Samaritans’ Jenni McCartney tells BBC Radio 4 how volunteering changed her life
Samaritans’ leading volunteer and Chair of Trustees, Jenni McCartney, will be profiled in the first edition of a new series of BBC Radio 4’s programme The Listeners on Tuesday 22 December.
Jenni McCartney, who represents the charity’s 21,000 volunteers, took over as Chair just under a year ago. Originally from the West Coast of Scotland, she became a volunteer when she moved to Hampshire in 1983, and still volunteers at her local branch.
The Listeners profiles a range of people from all walks of life where listening is key to their role. In this episode, Jenni McCartney looks back at how she became a Samaritans volunteer, the power of listening, and how being a Samaritans volunteer has had a positive impact on her personal and professional life.
Jenni, whose background is in IT, found it a revelation that just listening to a person struggling to cope could mean so much to them.
In the interview, Jenni said: “I joined Samaritans almost by accident because I was thinking it was time to do some volunteering or something in the community, and while I was thinking about that the local paper came through the door with a flyer for Samaritans in it, and I rang up and talked to somebody about it … and two weeks later I was being trained.
“I think more interestingly in a way for me is why I’m still a Samaritan, because 30 years is a long time to keep doing something - and partly it’s the people I’ve spoken to, that I feel I’ve made a difference to - but I, like many people, do know someone who took their own life many, many years ago, long before I was a Samaritan, and when I found out what Samaritans did and how powerful it was, it just makes me want to keep doing that, so there’s somebody there for the lady I know who took her own life.
“I think listening is absolutely crucial to what we do. There is something about having somebody’s full attention, that must be very powerful because people do open up in amazing ways, and tell us some amazing things about their lives, and it’s a great privilege sometimes to be the first person that they’ve talked to about that issue - we don’t think we’ve got the answers to problems - but we are good at listening and drawing people out - and help them find a way to say the difficult stuff, and talk about how they really feel.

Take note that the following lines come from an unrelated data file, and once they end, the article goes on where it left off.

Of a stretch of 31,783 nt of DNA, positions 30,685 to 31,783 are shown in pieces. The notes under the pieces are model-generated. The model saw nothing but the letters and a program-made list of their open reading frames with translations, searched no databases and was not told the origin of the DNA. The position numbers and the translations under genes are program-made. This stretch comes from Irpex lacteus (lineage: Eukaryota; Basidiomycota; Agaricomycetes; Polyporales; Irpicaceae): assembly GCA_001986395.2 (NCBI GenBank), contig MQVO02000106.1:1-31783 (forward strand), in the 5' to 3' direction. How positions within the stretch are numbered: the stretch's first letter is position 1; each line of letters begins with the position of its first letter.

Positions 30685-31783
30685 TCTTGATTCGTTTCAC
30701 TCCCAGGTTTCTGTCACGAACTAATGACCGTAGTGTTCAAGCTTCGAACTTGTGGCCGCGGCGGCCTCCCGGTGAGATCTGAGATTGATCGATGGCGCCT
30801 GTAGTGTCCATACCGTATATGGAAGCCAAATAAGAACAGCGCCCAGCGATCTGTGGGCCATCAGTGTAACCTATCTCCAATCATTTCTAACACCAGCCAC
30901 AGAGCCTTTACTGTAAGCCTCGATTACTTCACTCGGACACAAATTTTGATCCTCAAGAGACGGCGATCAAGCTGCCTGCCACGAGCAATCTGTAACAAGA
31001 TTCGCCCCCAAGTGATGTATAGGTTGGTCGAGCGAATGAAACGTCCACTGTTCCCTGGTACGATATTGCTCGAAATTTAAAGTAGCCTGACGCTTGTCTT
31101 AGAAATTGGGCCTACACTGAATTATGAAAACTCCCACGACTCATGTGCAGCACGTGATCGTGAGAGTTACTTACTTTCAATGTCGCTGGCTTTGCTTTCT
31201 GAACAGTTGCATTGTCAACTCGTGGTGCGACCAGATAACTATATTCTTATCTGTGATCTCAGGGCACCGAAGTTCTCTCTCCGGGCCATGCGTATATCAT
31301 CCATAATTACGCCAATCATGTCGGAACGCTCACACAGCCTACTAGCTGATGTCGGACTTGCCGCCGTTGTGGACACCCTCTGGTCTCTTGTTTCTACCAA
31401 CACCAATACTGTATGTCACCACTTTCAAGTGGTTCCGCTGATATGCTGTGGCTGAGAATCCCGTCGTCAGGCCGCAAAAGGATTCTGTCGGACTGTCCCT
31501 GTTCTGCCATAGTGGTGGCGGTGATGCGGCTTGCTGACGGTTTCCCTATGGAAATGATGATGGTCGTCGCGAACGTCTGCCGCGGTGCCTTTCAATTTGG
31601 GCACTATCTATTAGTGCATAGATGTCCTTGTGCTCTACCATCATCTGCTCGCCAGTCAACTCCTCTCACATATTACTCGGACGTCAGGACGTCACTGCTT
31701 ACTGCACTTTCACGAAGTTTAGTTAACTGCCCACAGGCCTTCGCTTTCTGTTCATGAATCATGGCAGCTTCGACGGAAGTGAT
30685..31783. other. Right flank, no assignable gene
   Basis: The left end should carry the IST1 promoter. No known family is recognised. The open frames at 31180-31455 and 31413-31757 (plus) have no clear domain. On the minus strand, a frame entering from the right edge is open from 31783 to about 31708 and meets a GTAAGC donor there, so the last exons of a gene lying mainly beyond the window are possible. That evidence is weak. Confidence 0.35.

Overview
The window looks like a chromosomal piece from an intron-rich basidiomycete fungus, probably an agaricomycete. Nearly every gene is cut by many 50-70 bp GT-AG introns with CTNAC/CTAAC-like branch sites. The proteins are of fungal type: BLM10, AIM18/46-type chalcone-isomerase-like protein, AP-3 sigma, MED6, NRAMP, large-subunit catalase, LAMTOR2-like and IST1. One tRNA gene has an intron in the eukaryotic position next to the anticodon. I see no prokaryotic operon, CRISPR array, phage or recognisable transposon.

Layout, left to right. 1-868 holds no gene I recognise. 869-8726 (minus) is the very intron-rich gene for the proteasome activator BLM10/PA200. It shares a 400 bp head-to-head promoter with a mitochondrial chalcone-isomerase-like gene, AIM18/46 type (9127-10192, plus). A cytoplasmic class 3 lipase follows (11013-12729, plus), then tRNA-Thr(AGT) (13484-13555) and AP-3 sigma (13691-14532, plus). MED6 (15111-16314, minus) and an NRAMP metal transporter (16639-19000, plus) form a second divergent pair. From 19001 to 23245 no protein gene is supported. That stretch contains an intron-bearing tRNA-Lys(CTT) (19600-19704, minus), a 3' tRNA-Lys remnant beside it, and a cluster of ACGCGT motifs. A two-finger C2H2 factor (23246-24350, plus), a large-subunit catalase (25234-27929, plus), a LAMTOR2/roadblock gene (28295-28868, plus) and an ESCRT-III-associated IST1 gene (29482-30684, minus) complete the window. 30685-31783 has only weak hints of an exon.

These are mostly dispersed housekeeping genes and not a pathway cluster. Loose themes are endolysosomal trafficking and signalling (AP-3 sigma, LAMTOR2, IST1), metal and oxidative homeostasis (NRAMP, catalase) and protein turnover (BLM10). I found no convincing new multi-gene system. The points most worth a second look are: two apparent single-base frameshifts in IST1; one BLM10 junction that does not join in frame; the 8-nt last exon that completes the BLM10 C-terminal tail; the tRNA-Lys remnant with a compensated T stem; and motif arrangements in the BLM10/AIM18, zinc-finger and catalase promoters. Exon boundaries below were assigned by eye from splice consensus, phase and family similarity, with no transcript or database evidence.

“For me it is about giving them a calm oasis of peace and time where nobody’s rushing them, and so they can just keep going and find their own pace. We’re not in a hurry we’re on their time clock.
“Being a Samaritan has made a big difference to my life and around the listening in particular; when I was still working I was in sales and I certainly listened far better to my customers than I did before, and to most of my colleagues, actually. In general I think it has made me a calmer person and I think I feel differently about myself because of it, because I think I’m a good listener.”
The programme featuring Jenni McCartney will be broadcast at 9pm on Tuesday 22 December on BBC Radio 4, and repeated at 3.30pm on Wednesday 23 December, as well as being available here: http://www.bbc.co.uk/programmes/b06s9d2d
Samaritans relies almost entirely on donations to run its 201 branches and train more than 21,000 dedicated volunteers, without whom it could not operate its life-saving services for those who need them most. If you would like to support Samaritans by making a donation, you can find out how you can help at: http://www.samaritans.org/christmas
To find out more about Samaritans, or to interview Jenni McCartney, please contact Samaritans’ press office on 020 8394 8300, or email firstname.lastname@example.org.
Photos are available to accompany this release.
Notes to editors
- Samaritans is available round the clock, every single day of the year, providing a safe place to talk for anyone who is struggling to cope, whoever you are and whatever life has done to you. Please call 116 123 (this number is FREE to call and will not appear on your phone bill), or email email@example.com, or visit to find details of your nearest branch.
- More than 6,000 people die by suicide every year in the UK. Nearly 80% are men and male suicide rates are at their highest level since 2001. Deprivation is a major risk factor too. People living in poorer areas of the UK are ten times more likely to die by suicide.